Q. If I have used a machine translator (e.g., DeepL) in a paper, must I give credit to the machine translator? What if the translation needs to be edited?

A. Yes, you generally should give credit to a translator, whether human or machine. This could be done either in the acknowledgments or, for example, in a “Note on Translations” at the beginning of the book. But the easiest option is to footnote the first instance. For example,

1. Except where noted, this and other translations from the original Portuguese into English were generated by DeepL and edited by the author.

Remember also to credit yourself for any translations that you do without help (e.g., “my translation”; see CMOS 11.14).

Q. What is the proper spacing BETWEEN paragraphs? Is it the “space” connected with the font size?

A. In documents published in print, there is usually no extra space between paragraphs. So the space between the last line of one paragraph and the beginning of the next is exactly the same as the space between any two lines of text within a paragraph. For single-spacing this is typically a couple of points more than the font size. New paragraphs are identified by a first-line indent alone.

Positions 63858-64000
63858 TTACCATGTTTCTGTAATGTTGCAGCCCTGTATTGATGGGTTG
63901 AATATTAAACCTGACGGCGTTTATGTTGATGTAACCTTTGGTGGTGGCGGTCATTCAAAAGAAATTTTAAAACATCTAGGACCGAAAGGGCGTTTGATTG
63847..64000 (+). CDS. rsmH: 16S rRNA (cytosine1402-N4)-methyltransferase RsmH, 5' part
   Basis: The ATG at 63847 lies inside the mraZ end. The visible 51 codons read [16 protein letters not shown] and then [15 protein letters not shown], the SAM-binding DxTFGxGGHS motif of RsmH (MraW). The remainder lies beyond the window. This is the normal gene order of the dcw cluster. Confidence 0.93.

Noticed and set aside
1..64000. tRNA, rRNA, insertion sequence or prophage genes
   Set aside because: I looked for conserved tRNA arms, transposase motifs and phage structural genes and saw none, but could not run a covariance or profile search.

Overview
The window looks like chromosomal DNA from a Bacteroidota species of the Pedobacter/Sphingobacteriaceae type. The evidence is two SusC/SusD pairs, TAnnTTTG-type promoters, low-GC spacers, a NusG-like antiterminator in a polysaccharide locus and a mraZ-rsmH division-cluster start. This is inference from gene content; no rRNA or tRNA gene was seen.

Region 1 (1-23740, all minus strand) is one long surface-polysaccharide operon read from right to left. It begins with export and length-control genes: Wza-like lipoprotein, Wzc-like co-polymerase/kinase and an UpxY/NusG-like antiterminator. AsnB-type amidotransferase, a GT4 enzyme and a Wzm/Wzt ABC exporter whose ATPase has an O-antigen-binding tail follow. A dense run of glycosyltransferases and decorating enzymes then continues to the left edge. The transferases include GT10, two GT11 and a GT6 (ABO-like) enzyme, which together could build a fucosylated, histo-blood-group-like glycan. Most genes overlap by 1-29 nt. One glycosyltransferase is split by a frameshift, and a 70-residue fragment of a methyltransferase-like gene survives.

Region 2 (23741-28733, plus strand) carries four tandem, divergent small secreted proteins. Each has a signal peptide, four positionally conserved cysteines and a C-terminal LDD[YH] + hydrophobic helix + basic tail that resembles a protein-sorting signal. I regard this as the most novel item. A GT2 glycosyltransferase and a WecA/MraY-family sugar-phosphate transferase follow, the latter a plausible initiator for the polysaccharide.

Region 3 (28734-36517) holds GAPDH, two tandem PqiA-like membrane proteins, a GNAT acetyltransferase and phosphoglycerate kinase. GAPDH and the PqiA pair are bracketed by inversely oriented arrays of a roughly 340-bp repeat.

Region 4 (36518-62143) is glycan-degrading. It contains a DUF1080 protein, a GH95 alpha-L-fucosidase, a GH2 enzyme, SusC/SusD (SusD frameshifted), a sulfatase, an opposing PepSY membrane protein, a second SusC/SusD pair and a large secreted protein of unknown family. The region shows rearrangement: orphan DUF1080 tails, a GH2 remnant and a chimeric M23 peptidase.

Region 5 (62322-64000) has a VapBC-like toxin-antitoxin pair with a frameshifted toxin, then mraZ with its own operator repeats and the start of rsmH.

In documents published online, where space isn’t limited by page size and paper costs, the more common approach (and the typical default in HTML) is to allow the equivalent of a blank line (or a bit less than that) between paragraphs but no first-line indent. If you’re preparing a manuscript for publication or for a class paper, paragraph indents are still the norm; if you use them, then you can set extra space between paragraphs to zero. For more on this topic, see our Shop Talk post on paragraphing in manuscripts; if you’re a student, be sure to check out our paper-formatting Tip Sheets.